The UK has the highest level of household spending in Europe following a rise in disposable income, according to a new study.
The PwC Global Economy Watchreport said household spending in the UK came in at an average of around £50,000 ($63,400) per year, compared to around £41,000 in the Republic of Ireland and £35,000 in France.
Around half of household spending in Britain was on essential items such as food, housing and energy bills, compared to 60% in France.
Spending on non-essential items was the highest in Europe at £27,000 per year.
The report also found that high spending had led to a fall in savings in Britain, with only 2% of disposable income being saved. This was comparatively lower when measured against countries such as France and Germany.
"While this is good news for businesses in the short term, it does make the UK potentially vulnerable to a sharp slowdown in household spending in the event of a future economic downturn that prompts higher precautionary saving," the report said.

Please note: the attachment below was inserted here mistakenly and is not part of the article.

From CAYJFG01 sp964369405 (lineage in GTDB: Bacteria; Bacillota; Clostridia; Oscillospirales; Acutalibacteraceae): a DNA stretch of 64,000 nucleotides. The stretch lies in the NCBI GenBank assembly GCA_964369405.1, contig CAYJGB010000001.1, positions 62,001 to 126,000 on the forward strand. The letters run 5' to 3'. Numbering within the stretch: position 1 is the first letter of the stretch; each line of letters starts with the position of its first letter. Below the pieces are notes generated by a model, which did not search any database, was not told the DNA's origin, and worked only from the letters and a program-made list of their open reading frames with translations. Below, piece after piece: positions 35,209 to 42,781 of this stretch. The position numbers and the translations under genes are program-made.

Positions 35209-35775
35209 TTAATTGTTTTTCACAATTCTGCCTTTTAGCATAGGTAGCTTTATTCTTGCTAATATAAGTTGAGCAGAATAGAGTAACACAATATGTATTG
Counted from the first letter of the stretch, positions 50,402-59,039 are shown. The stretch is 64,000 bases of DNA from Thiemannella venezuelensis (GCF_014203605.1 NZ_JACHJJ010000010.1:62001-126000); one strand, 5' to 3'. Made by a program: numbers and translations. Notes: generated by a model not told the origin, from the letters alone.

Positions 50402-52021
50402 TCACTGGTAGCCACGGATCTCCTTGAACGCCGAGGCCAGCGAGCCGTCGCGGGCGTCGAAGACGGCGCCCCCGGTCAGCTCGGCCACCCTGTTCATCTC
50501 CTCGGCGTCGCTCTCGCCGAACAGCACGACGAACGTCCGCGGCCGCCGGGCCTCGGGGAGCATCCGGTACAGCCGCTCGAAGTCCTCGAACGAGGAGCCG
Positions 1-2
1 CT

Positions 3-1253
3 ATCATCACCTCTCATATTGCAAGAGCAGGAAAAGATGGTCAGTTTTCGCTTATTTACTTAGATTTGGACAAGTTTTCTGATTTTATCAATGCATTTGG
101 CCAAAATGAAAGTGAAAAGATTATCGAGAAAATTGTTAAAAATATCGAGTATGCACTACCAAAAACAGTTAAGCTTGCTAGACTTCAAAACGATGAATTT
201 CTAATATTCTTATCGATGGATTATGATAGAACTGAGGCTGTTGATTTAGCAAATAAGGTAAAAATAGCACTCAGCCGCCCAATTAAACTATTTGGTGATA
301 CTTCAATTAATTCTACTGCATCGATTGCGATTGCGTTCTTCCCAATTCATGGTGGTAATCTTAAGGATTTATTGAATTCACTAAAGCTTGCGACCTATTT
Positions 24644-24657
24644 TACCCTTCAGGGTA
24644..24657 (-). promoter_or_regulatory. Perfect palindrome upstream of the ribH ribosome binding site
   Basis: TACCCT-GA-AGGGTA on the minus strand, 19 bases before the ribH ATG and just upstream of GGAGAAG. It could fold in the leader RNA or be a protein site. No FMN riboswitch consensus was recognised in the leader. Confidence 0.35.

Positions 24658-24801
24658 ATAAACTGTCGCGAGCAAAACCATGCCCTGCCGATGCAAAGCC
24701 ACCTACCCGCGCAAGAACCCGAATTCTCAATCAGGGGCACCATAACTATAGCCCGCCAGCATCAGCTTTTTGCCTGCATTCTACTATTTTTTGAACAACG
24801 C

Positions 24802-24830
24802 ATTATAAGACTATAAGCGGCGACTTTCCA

PwC senior economist Barret Kupelian added: "As we approach Christmas, many consumer-focused businesses will be hoping for a bumper season of household spending. Discretionary disposable incomes grew for the first time since the crisis last year, suggesting real household spending power has only just started to recover.
"With gross disposable incomes up and the saving ratio down relative to last year in the UK, this could be a promising festive period for retail and consumer businesses, despite the Brexit vote."
Strong household spending has been credited for helping to drive the UK economy through the shock of the Brexit vote in June.
However, consumers' pockets are expected to take a hit as the weak pound pushes inflation up past 2% next year.